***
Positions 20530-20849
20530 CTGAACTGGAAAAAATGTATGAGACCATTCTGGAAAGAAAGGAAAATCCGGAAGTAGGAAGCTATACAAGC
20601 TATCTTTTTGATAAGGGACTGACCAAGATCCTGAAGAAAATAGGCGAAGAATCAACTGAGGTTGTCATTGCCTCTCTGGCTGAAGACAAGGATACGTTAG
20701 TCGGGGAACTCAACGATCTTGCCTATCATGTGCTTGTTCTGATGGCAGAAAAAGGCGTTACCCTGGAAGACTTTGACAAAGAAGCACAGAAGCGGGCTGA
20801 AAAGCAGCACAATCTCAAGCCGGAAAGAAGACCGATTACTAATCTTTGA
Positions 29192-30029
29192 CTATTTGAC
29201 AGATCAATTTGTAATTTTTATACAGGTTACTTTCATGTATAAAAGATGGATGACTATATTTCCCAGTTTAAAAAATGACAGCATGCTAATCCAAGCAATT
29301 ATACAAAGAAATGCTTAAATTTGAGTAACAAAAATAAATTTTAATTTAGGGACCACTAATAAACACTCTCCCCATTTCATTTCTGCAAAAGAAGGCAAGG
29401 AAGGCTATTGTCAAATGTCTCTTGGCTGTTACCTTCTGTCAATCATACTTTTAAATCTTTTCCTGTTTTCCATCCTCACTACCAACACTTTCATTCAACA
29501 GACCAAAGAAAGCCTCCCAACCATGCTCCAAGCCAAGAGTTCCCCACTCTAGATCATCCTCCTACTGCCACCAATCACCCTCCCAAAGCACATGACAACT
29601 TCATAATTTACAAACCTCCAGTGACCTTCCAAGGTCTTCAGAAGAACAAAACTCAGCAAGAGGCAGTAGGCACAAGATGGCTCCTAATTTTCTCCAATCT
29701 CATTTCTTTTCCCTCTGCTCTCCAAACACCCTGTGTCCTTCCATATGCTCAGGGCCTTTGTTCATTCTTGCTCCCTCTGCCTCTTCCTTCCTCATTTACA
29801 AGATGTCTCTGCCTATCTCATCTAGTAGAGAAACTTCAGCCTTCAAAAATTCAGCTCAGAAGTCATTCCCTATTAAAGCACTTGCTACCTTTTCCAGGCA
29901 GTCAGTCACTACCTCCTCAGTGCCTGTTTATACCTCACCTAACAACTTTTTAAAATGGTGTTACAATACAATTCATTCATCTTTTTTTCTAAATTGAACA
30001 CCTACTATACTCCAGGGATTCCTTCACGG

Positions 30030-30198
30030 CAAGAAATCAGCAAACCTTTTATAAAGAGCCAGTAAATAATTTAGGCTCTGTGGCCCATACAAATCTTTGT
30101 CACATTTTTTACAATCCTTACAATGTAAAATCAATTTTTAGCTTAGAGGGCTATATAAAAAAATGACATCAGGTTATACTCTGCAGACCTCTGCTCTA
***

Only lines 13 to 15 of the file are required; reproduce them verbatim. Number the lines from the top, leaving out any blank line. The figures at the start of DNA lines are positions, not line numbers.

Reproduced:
29701 CATTTCTTTTCCCTCTGCTCTCCAAACACCCTGTGTCCTTCCATATGCTCAGGGCCTTTGTTCATTCTTGCTCCCTCTGCCTCTTCCTTCCTCATTTACA
29801 AGATGTCTCTGCCTATCTCATCTAGTAGAGAAACTTCAGCCTTCAAAAATTCAGCTCAGAAGTCATTCCCTATTAAAGCACTTGCTACCTTTTCCAGGCA
29901 GTCAGTCACTACCTCCTCAGTGCCTGTTTATACCTCACCTAACAACTTTTTAAAATGGTGTTACAATACAATTCATTCATCTTTTTTTCTAAATTGAACA